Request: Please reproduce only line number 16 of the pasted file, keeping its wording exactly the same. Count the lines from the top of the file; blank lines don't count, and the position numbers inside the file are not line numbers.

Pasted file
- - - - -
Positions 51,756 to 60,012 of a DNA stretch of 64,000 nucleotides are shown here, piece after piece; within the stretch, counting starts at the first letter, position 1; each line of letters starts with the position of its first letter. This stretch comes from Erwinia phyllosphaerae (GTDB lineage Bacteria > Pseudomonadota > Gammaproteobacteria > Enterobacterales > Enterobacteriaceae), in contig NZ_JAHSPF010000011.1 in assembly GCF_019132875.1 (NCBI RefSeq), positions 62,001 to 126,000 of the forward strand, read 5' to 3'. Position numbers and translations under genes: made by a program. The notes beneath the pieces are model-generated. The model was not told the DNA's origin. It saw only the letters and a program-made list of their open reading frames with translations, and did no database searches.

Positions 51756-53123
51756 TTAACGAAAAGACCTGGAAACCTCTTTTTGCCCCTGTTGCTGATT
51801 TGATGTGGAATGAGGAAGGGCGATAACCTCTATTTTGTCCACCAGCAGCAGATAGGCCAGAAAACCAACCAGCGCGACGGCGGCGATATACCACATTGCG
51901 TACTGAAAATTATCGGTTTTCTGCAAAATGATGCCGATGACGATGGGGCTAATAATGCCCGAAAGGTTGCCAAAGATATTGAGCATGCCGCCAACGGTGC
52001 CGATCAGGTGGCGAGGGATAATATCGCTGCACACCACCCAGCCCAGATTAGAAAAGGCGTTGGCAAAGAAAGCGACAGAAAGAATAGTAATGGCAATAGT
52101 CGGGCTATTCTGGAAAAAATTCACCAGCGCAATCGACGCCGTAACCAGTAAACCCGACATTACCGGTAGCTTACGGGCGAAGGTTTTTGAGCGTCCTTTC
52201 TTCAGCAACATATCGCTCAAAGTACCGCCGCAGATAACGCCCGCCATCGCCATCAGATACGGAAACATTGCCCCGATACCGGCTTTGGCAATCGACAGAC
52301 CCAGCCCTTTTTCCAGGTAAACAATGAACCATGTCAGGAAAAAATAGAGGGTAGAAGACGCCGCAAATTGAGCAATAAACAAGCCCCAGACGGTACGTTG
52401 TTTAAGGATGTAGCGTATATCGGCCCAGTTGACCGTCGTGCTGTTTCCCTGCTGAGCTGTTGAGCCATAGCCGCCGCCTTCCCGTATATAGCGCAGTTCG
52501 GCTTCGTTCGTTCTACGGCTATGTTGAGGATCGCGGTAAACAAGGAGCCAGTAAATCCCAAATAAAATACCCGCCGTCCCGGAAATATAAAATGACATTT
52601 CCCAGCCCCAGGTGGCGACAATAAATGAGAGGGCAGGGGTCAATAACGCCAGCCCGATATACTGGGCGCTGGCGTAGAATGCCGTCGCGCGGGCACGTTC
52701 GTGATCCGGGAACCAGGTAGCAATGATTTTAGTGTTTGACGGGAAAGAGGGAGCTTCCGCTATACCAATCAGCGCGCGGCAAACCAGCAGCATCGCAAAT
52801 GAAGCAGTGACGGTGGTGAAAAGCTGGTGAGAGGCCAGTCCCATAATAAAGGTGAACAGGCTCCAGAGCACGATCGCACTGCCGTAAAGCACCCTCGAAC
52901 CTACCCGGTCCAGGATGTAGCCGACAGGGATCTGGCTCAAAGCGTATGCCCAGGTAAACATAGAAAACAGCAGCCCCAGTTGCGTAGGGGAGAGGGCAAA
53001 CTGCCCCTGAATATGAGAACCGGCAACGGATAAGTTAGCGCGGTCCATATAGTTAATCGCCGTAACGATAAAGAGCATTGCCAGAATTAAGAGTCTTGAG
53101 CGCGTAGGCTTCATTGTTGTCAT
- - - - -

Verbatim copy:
53001 CTGCCCCTGAATATGAGAACCGGCAACGGATAAGTTAGCGCGGTCCATATAGTTAATCGCCGTAACGATAAAGAGCATTGCCAGAATTAAGAGTCTTGAG